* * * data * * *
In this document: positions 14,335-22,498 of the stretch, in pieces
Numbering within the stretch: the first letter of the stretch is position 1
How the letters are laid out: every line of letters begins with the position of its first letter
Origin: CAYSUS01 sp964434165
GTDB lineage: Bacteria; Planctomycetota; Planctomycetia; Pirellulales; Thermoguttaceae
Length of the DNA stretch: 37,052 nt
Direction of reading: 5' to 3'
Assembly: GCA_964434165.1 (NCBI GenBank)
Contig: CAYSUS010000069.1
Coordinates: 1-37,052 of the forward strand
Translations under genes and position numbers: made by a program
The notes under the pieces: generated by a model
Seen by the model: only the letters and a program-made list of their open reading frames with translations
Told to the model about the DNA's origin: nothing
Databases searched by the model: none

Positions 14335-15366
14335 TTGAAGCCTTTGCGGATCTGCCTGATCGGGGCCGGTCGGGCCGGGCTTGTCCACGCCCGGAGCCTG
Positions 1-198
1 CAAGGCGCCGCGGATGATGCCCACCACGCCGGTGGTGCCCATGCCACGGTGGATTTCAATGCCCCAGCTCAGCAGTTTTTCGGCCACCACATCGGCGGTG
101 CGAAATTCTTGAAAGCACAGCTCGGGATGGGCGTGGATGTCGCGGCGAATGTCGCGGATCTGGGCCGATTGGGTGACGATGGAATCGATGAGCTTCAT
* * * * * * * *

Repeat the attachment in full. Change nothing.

In this document: positions 14,335-22,498 of the stretch, in pieces
Numbering within the stretch: the first letter of the stretch is position 1
How the letters are laid out: every line of letters begins with the position of its first letter
Origin: CAYSUS01 sp964434165
GTDB lineage: Bacteria; Planctomycetota; Planctomycetia; Pirellulales; Thermoguttaceae
Length of the DNA stretch: 37,052 nt
Direction of reading: 5' to 3'
Assembly: GCA_964434165.1 (NCBI GenBank)
Contig: CAYSUS010000069.1
Coordinates: 1-37,052 of the forward strand
Translations under genes and position numbers: made by a program
The notes under the pieces: generated by a model
Seen by the model: only the letters and a program-made list of their open reading frames with translations
Told to the model about the DNA's origin: nothing
Databases searched by the model: none

Positions 14335-15366
14335 TTGAAGCCTTTGCGGATCTGCCTGATCGGGGCCGGTCGGGCCGGGCTTGTCCACGCCCGGAGCCTG
Positions 1-198
1 CAAGGCGCCGCGGATGATGCCCACCACGCCGGTGGTGCCCATGCCACGGTGGATTTCAATGCCCCAGCTCAGCAGTTTTTCGGCCACCACATCGGCGGTG
101 CGAAATTCTTGAAAGCACAGCTCGGGATGGGCGTGGATGTCGCGGCGAATGTCGCGGATCTGGGCCGATTGGGTGACGATGGAATCGATGAGCTTCAT